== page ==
Fentanyl Crisis PA

What is Fentanyl Used For?

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What is Fentanyl?

Fentanyl is an exceptionally powerful synthetic opioid painkiller used before, during, and after surgery, and in patients suffering from painful chronic illnesses such as cancer. It is 50 times more potent than heroin and 100 times more potent than morphine in its capacity as an analgesic. Fentanyl has been classified by the DEA as a Schedule II drug – possessing a high abuse and addiction potential but still offering a legitimate medical use - and is available in its licit form by prescription only.

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History of Fentanyl

Fentanyl was first synthesized in 1959 by Dr. Paul Janssen of the Janssen Company (based in Beerse, Belgium) as an intravenous analgesic to be used strictly for clinical purposes. Dr. Janssen had long been fascinated by palliatives, and was determined to create a powerful, effective, fast- acting analgesic which would offer relief to those experiencing acute pain.

The two most widely used anesthetics in the mid-1900s were morphine and meperidine – both relatively weak and slow-acting drugs. After years of research and experimentation, in 1957, the Janssen Company introduced phenoperidine to the world as a potent, rapid-acting yet short-lived analgesic. Dr, Janssen and his team continued to investigate and toy with their creation until, in 1960, fentanyl was born – a novel compound which was 10 times more potent than phenoperidine and 100 times more potent than morphine, and far quicker in onset. Its acceptance and medical use grew slowly but surely until it became the most popular and widespread analgesic worldwide, a position it holds until today. [1]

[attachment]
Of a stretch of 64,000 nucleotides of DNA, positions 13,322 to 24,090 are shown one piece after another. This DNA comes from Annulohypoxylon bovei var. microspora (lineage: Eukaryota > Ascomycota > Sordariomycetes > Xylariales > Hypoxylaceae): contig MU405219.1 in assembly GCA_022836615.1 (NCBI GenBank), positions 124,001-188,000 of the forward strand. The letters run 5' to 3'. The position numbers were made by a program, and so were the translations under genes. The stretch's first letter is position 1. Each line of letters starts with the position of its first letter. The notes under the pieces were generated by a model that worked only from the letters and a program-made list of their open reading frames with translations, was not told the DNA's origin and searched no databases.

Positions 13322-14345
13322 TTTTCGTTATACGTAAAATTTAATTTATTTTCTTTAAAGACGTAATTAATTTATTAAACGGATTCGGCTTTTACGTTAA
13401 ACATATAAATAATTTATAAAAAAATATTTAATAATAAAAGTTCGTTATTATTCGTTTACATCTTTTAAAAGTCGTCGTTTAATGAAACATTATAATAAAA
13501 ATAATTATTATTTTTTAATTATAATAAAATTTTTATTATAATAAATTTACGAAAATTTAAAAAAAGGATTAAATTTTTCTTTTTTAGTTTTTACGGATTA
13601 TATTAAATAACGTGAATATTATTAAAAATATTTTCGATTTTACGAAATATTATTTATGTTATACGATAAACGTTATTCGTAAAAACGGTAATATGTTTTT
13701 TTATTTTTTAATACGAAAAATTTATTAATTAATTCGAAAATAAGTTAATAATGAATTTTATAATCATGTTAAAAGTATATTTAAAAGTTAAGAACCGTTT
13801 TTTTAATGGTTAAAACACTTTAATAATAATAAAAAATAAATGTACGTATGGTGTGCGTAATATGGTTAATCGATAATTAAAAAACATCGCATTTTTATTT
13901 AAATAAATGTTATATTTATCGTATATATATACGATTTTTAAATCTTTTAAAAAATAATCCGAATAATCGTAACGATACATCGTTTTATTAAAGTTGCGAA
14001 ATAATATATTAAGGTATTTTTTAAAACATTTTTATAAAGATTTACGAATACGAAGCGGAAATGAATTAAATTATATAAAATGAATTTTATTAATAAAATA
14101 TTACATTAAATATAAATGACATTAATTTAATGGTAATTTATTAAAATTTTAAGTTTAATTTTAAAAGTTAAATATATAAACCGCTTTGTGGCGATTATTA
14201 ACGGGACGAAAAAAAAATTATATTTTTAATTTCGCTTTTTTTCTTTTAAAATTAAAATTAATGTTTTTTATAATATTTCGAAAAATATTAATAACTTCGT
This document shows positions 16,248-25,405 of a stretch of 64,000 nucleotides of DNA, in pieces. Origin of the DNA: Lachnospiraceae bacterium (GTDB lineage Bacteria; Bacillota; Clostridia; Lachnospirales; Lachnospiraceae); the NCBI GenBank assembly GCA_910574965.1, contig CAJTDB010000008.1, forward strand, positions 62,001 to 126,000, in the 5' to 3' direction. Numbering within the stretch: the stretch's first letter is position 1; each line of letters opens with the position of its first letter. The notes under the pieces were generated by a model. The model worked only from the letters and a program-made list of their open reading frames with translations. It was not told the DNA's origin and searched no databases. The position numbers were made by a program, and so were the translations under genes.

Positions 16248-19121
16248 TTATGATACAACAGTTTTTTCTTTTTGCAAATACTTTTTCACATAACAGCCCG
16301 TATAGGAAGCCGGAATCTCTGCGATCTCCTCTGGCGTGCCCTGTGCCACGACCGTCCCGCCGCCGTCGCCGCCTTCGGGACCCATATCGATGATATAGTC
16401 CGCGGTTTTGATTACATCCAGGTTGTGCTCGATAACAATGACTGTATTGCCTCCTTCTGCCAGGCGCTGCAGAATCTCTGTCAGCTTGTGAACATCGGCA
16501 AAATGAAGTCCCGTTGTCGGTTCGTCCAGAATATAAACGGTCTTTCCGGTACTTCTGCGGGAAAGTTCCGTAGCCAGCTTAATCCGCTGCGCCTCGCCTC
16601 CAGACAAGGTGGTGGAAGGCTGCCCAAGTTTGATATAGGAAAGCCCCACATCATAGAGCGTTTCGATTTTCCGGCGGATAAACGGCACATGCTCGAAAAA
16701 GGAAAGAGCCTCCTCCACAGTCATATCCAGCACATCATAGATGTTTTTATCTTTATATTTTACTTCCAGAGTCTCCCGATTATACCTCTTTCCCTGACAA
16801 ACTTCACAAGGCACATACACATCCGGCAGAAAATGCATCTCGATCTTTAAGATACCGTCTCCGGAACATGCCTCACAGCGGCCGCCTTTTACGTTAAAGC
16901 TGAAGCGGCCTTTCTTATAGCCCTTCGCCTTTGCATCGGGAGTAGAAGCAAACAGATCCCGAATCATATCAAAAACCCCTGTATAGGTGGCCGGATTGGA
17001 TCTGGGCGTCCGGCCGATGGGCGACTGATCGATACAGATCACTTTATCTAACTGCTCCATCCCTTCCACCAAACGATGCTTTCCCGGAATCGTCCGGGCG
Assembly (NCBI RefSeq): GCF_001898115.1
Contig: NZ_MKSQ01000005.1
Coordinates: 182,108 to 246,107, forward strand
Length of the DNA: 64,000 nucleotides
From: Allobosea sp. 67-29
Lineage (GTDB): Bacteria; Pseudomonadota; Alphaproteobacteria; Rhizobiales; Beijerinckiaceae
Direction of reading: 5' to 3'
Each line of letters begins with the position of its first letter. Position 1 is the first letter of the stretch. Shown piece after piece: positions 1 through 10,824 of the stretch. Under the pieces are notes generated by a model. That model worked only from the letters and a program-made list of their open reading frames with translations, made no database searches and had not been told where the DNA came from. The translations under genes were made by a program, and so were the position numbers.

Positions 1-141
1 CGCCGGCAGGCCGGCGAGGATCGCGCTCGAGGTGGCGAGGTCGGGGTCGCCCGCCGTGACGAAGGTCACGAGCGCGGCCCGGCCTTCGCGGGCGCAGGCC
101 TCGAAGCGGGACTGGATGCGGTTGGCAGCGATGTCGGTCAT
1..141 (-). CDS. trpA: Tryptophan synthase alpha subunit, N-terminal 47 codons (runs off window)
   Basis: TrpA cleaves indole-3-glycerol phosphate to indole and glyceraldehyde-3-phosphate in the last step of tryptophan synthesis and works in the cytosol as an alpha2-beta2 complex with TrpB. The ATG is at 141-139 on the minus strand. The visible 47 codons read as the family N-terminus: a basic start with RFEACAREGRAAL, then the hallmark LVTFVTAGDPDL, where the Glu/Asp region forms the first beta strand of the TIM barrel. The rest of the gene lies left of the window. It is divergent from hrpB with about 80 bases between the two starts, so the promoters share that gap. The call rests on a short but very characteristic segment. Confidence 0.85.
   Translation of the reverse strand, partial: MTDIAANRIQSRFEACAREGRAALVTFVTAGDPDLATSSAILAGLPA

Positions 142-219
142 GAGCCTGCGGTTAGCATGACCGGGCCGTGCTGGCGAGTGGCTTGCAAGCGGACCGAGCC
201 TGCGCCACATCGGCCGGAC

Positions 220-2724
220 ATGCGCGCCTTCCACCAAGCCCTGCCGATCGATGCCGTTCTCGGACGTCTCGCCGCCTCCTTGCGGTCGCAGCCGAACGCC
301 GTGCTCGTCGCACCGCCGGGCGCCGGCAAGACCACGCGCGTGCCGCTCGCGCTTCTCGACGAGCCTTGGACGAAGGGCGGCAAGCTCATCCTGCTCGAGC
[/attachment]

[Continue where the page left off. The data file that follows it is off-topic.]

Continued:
Learn more about Fentanyl

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What is Fentanyl used for Medically

Since conception, fentanyl has earned a distinguished place in the world of pain management. It is used to effectively treat severe pain caused by invasive surgery, great physical trauma, or chronic illnesses such as cancer. It operates by binding directly to opioid receptors throughout the central nervous system and interrupting the transmission of pain signals between the body and brain. For many, it provides real and lasting relief from debilitating pain, greatly improving their quality of life. Fentanyl is available in a wide variety of forms – including but not limited to intravenous drips, injections, tablets, sublingual strips, transmucosal lozenges, and transdermal patches. Each is best used in specific situations as each provides a different amount and length of pain relief. For example, fentanyl is commonly administered via injection/ intravenous drip for pain relief before, during and after surgery, while it is best used as a transdermal patch when intended to provide long-term palliative care in chronically ill patients.[2]

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What is Fentanyl used for Surgically

A mentioned before, fentanyl is widely used to manage pain before, during and after surgery. It is oft administered in tandem with other anesthetics to hasten and increase sedation during surgery, and then given independently to alleviate pain post-op.